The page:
Spirited plea as distillery calls for ‘unfair’ tax overhaul
A popular Woombye distillery has joined the chorus of liquor producers seeking urgent tax relief for the industry, warning it is blocking them from employing more local workers.
Cavu Distilling co-owner Matt Hobson has voiced his support for the Australian Distillers Association which is calling on the Federal Government to cut the spirits excise rate and freeze biannual CPI increases on the tax for three years.
The alliance is also campaigning for an increase in the excise refund limit from $100,000 to $350,000 each financial year, putting craft distillers on an equivalent level of support to small wine producers.
Mr Hobson told the Daily the spirits tax, which is the third highest in the world and almost 10 times higher than the US rate, was harmful to the Coast economy's Covid recovery.
"We're very happy as a conscientious business to contribute to the community through tax," he said.
"(But) the tax on spirits is very unfair and regressive in that it's multiple-times higher than the equivalent tax on lower alcohol beverages, including beer."
Having already claimed the maximum rebate of $100,000 this financial year due to the economic impacts of the pandemic, Mr Hobson said the distillery was unable to expand.
"We're already in a situation that the rest of the financial year gets harder for us, not easier, because effectively we don't have that money coming back into our business," he said.
"We'd love to be using that money through employment … but unfortunately until the Federal Government changes its position … our business is really frozen in that inability to employ the people we want to employ."
Mr Hobson said not being able to access a higher rebate was "slowing" the business down despite its potential to support more Coast jobs.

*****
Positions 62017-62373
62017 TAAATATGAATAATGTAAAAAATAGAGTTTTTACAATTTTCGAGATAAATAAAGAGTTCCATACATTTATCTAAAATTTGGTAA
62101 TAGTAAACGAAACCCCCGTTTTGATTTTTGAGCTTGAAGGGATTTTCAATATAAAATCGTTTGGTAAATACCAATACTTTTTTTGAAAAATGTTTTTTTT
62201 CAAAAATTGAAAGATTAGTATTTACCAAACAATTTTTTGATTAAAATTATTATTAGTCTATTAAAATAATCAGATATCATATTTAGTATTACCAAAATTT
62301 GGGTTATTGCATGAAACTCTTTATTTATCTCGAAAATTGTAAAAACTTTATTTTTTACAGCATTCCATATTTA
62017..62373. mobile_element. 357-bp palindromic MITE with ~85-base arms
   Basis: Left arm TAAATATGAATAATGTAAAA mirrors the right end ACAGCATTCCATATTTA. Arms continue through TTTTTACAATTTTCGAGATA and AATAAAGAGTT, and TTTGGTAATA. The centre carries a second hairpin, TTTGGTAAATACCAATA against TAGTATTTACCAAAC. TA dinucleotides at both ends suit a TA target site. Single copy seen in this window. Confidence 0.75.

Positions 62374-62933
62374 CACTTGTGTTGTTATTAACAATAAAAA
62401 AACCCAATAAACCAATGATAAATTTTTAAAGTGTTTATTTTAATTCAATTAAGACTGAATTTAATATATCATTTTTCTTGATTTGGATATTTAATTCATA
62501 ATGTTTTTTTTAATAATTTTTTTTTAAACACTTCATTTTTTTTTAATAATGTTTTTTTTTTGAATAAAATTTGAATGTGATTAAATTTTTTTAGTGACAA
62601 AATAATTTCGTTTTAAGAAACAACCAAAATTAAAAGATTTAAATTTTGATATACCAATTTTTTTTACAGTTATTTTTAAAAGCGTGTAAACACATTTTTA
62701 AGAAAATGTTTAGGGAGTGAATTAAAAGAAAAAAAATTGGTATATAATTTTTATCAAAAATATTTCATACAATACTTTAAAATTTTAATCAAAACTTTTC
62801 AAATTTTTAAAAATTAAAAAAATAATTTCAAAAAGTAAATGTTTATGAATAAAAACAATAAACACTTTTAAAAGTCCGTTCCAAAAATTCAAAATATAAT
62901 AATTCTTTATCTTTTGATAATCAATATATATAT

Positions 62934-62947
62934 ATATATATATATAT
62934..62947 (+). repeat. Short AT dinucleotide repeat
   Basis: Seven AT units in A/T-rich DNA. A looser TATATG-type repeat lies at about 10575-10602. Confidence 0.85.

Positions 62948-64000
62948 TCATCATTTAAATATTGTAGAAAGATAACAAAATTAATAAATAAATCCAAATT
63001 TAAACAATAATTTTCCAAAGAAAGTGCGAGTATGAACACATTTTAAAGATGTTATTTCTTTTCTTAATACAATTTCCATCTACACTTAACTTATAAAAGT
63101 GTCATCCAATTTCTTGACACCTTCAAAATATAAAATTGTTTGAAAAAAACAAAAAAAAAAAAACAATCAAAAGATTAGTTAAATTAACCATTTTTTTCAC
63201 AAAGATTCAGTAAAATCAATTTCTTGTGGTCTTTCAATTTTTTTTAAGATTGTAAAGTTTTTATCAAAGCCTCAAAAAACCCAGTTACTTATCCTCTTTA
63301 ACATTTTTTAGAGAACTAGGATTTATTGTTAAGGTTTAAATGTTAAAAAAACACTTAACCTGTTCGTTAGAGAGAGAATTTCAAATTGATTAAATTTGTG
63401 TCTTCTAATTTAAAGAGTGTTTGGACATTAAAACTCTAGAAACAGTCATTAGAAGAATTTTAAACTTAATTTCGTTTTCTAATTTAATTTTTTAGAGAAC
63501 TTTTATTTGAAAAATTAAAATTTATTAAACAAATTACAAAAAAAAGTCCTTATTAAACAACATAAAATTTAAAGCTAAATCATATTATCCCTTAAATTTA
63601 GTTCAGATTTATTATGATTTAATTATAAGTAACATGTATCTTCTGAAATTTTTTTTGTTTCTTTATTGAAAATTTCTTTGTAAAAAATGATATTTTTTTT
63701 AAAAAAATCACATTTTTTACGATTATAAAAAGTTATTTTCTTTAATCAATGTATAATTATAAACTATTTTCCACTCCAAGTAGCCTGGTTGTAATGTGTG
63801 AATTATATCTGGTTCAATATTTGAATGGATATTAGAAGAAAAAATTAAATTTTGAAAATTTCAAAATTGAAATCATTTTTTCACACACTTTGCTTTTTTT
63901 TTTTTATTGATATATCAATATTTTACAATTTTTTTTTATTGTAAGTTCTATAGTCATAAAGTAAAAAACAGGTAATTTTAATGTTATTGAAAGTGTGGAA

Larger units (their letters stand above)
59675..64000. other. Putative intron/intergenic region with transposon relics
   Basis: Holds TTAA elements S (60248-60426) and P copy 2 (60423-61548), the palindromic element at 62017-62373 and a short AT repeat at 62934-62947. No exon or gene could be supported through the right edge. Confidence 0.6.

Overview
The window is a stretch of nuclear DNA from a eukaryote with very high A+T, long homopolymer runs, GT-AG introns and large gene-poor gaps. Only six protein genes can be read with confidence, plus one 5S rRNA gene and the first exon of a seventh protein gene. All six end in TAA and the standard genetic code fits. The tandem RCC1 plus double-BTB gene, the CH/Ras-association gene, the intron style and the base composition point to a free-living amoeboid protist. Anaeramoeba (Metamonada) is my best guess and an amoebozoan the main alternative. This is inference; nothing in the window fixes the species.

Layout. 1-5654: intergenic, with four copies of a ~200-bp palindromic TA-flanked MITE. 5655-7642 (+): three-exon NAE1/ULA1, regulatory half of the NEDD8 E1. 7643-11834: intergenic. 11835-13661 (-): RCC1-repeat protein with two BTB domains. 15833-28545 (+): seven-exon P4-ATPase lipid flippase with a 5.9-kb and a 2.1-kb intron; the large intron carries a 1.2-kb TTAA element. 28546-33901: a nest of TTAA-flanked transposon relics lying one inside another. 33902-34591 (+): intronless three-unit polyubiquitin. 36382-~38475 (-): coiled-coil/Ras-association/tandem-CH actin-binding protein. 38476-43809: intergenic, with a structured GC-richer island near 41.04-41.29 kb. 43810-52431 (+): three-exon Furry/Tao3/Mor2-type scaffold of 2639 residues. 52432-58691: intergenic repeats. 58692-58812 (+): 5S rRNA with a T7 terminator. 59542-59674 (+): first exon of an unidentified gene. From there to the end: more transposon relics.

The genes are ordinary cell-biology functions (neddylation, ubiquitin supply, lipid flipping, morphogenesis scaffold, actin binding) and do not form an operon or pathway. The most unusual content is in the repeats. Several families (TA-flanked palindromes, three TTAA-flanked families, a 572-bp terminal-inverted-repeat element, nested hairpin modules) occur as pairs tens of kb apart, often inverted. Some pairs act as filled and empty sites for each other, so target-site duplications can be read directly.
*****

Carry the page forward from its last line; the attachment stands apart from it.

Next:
"It's all about assisting our Sunshine Coast economy respond and grow and recover from what has been and continues to be some very difficult economic conditions as a result of Covid," he said.
"Last financial year we didn't come close to the maximum rebate, this year in a very Covid-affected economy, we're growing rapidly but our growth is being slowed and stymied by not having access to a greater total rebate in any financial year."
Mr Hobson said the distillery paid $26.39 per bottle in excise tax to the government, which was effectively part of the retail price and made producing their Coast-grown spirits an expensive feat.
"If we can get the support from the Federal Government that we're requesting, there's many, many millions of dollars of benefits to the Australian economy through employment, support of local businesses," he said.
Treasurer Josh Frydenberg defended the Federal Government's support of distilleries despite backlash from the industry.
He said the government lifted the excise refund cap for distilleries from $30,000 to $100,000 in 2019.
"In December 2020, the government announced that simplifying and streamlining the excise regime would be a new priority area for the Deregulation Taskforce," he told the Gold Coast Bulletin.
"In addition, the government has fast tracked the reduction of the company tax rate to 25 per cent by 2021-22 for small and medium sized businesses (SMEs) with a turnover below $50 million.
"This complements the substantial support provided to businesses through the JobKeeper payment, cash flow boost and other economic support payments. This support has been a critical economic lifeline to businesses across the country during the COVID-19 pandemic."